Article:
1. By bus: Take a bus to Jiaonan Bus Station, then take Bus 3 to Stone Gate Temple Scenic Spot (Shimensijingqu); or you can take the ferry from Xuejiadao Island or Huangdao Pier and take the bus to Jiaonan and get off at Weike Station. Transfer to Bus 12 to get to Zhushan Xiugu.
  2. By car: Take the ferry to Huangdao Island or Anzi Pier, then go along Binhai Road and follow the road instructions. You can park in the temporary parking lot and take the sight-seeing bus to Zhushan Xiugu or Stone Gate Temple.
  3. There is a footpath in the Dazhushan Mountain Scenic Spot and it includes the footpath between Stone Gate Temple and Zhushan Xiugu and the flower-viewing footpath. It is very convenient.

During the flower season, twelve battery cars will be in service for the tourists. If you feel tired walking, you can get on a car.

Stone Gate Temple

On September 9, 2011, in Historical Relics, Mountain Areas, Qingdao, Temples, by Jack Li

Stone Gate Temple is situated in the mountains on the north of the main height Dazhaiding Mountain. It is called Stone Gate Temple because it uses two gigantic stones as the temple gate. It was built in 1166 and it used to consist of the Great Buddha’s Hall, Heavenly King’s Hall, Bell Tower, Drum Tower […]

Stone Gate Temple is situated in the mountains on the north of the main height Dazhaiding Mountain. It is called Stone Gate Temple because it uses two gigantic stones as the temple gate. It was built in 1166 and it used to consist of the Great Buddha’s Hall, Heavenly King’s Hall, Bell Tower, Drum Tower and the eastern and western side halls. In front of the temple there is a mountain with a 141-metre-high naturally-shaped Buddha standing on top of it. What is rare is that there is a rock shaped like a monk kneeling beside the Buddha. A clear fountain lies beside the stone gate and it does not dry up in droughts. A stream flows past the temple, and in the east and west there are mountains with strange-shaped rocks and boulders. On the east of the temple there is the Dazhushan Reservoir where you can fish and enjoy the graceful mountain scenery at the same time.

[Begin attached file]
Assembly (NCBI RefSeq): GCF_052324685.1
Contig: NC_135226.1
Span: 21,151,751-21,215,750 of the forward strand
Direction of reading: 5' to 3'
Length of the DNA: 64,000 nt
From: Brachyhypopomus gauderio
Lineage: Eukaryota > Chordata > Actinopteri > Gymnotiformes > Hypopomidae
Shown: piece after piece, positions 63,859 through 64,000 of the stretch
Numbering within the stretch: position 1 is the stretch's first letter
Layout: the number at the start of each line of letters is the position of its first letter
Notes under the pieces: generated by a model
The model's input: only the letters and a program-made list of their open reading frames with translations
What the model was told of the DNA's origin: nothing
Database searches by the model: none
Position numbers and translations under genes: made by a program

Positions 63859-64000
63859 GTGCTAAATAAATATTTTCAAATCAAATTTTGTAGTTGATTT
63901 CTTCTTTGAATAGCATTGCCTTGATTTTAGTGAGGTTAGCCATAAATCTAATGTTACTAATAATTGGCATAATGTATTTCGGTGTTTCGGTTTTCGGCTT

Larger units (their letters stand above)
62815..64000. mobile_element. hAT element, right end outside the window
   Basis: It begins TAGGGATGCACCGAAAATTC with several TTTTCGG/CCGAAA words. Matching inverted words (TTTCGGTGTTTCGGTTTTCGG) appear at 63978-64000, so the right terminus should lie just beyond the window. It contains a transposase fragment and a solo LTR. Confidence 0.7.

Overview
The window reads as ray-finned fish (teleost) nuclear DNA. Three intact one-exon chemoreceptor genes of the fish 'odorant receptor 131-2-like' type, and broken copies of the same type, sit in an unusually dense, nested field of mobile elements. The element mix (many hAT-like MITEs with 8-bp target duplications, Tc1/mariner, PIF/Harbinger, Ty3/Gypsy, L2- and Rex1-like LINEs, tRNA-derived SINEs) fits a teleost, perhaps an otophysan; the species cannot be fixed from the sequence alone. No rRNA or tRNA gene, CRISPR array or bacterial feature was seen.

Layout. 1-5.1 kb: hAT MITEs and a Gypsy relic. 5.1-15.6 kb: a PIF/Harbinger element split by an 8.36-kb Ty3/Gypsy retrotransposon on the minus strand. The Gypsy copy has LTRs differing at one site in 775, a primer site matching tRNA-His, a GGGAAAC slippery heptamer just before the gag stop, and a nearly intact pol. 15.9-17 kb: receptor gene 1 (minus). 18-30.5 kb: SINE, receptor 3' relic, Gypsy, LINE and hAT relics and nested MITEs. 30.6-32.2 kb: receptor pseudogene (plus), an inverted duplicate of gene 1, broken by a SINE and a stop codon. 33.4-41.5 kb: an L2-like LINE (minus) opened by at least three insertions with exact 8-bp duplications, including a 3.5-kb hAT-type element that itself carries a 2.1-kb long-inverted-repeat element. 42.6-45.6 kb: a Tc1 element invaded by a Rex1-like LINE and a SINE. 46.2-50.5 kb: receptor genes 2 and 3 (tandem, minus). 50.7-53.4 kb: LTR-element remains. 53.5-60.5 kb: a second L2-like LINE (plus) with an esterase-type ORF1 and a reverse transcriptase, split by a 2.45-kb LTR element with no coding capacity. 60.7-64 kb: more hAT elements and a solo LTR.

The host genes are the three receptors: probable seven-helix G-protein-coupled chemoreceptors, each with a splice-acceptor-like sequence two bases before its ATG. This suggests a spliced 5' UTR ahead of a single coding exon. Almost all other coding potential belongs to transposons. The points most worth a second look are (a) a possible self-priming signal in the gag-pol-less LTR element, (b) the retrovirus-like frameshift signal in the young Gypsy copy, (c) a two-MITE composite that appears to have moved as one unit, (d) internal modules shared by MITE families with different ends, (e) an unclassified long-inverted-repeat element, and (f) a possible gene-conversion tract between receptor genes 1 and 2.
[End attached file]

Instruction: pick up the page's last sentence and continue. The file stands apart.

Dazhushan Mountain Scenic Spot

Qifeng Yishi

On September 9, 2011, in Cool Places, Mountain Areas, Nature Scenery, Qingdao, by Jack Li

Qifeng Yishi means “strange-shaped boulders and rocks.” If you drive along 204 National Road past Dazhushan Mountain, you will see on the southern slope of the mountain a stone turtle climbing towards the peak. Legend has it that it used to be the gold turtle kept in the Yaochi Pool of the Queen Mother of […]